They issue a diagnosis on gender gaps in the world of work

They issue a diagnosis on gender gaps in the world of work
They issue a diagnosis on gender gaps in the world of work

During the last two decades there have been no changes in the global activity rate of people between 25 and 54 years of age; However, the breakdown by gender confirms the persistence of important differences, revealed the International Labor Organization (ILO).

Since 2004, he specified, women have made some marginal progress, increasing their activity rate by 1.1 percentage points to reach 64.5 percent in 2023, but in the case of men the indicator was 92 percent. despite the decrease of 1.1 percentage points throughout the period.

One might think that living in an extended family would alleviate mothers’ responsibilities in caring for young children, but in both high- and low-income countries, the opposite trend is observed.

Women in extended families with young children have lower labor participation rates than those in households formed by a couple, the ILO argued.

Therefore, it is not possible to generalize that the couple or extended family configuration is more conducive to the incorporation of women into the economically active population.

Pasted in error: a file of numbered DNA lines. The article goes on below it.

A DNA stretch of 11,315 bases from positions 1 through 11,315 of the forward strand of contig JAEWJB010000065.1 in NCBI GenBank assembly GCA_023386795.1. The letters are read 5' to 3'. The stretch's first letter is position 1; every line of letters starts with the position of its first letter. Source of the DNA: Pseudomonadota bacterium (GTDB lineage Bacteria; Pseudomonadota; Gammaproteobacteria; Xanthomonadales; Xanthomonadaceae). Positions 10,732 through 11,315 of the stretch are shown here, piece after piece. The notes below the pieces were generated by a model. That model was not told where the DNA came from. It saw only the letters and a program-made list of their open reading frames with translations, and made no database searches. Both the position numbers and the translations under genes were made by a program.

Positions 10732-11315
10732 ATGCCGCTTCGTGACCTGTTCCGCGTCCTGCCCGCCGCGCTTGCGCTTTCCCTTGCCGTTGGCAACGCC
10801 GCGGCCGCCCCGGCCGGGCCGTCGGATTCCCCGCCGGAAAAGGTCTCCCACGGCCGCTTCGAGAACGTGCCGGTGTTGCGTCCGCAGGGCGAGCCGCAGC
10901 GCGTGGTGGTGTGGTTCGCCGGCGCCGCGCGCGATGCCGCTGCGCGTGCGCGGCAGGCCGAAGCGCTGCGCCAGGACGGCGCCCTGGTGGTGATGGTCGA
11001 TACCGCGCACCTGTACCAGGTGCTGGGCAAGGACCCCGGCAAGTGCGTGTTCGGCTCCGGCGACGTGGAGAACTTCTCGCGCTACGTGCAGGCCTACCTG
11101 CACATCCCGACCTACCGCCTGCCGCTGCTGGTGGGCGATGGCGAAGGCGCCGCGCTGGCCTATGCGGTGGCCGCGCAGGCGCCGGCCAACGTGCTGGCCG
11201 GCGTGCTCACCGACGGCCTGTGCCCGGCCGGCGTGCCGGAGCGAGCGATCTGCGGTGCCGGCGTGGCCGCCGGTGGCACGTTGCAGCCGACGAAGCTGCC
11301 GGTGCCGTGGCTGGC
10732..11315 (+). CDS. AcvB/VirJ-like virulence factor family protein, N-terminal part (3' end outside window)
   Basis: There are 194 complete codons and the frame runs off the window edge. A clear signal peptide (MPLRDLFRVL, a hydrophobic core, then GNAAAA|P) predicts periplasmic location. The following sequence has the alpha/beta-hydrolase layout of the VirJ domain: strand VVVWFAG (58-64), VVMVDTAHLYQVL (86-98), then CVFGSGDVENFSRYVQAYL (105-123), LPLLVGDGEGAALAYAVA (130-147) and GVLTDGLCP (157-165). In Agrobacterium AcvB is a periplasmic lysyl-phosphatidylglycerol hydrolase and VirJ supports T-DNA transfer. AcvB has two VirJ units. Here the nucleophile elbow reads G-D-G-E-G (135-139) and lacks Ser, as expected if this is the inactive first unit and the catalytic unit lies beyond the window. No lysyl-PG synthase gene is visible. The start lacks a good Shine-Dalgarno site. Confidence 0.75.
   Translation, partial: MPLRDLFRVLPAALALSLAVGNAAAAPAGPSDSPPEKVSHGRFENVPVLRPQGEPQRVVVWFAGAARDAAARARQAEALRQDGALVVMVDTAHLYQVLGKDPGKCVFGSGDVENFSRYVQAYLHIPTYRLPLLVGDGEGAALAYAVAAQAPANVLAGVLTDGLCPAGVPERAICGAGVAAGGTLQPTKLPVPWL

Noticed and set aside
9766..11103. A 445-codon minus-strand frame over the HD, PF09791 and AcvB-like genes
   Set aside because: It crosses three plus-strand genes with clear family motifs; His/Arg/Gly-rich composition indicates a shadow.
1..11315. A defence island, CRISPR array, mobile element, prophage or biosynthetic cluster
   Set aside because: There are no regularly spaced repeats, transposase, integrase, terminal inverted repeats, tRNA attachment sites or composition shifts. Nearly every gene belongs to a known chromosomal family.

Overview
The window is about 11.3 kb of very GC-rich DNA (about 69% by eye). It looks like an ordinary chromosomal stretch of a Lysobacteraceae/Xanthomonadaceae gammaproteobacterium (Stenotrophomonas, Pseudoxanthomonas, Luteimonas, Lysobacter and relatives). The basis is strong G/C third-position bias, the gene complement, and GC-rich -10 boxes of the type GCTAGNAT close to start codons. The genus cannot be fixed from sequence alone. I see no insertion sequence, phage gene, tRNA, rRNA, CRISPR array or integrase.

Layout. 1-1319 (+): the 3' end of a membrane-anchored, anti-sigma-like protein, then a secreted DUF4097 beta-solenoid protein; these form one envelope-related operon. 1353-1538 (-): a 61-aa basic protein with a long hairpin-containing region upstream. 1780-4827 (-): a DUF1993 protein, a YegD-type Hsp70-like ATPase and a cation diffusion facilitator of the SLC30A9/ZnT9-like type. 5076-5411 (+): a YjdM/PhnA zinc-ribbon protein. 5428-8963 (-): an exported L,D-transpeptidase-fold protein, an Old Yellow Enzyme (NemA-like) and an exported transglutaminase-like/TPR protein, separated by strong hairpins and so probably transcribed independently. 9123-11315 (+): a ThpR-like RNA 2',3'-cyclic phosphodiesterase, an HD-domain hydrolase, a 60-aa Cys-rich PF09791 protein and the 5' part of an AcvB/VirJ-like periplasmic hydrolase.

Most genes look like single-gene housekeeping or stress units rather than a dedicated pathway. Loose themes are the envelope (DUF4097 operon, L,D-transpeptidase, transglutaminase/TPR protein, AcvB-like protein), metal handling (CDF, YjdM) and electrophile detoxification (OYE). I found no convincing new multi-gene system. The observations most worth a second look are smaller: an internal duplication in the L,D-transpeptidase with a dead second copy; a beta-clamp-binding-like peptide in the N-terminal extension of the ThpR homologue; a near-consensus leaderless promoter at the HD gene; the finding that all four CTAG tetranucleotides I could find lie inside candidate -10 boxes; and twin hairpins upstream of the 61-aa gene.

On the other hand, for single-parent families, especially single mothers, joining the labor market is not optional; since they are, in general, the only ones who take care of the economic support of themselves and their children.

This economic necessity often forces single mothers to deviate from traditional gender norms: worldwide, the activity rate of single mothers with young children is 71 percent, three percentage points higher than that of women without small children, the publication argued.

Gender differences in labor market participation across different income groups and family types highlight two key points: first, the gender gap increases with the presence of young children in couples and extended families. all income groups.

Secondly, although young children and the responsibilities associated with childcare seem to explain a significant part of the gender gap in high-, upper-middle- and low-income countries, they do not explain it in its entirety, the agency confirmed. of the United Nations.

Meanwhile, he specified, in lower-middle-income countries, even the labor force participation of women without small children remains quite low, and the gender gap is excessively high.

To reduce gender gaps in labor participation among families with young children, countries can improve access to adequate, accessible, quality and affordable childcare, and offer paid parental leave to both parents, the ILO suggested.

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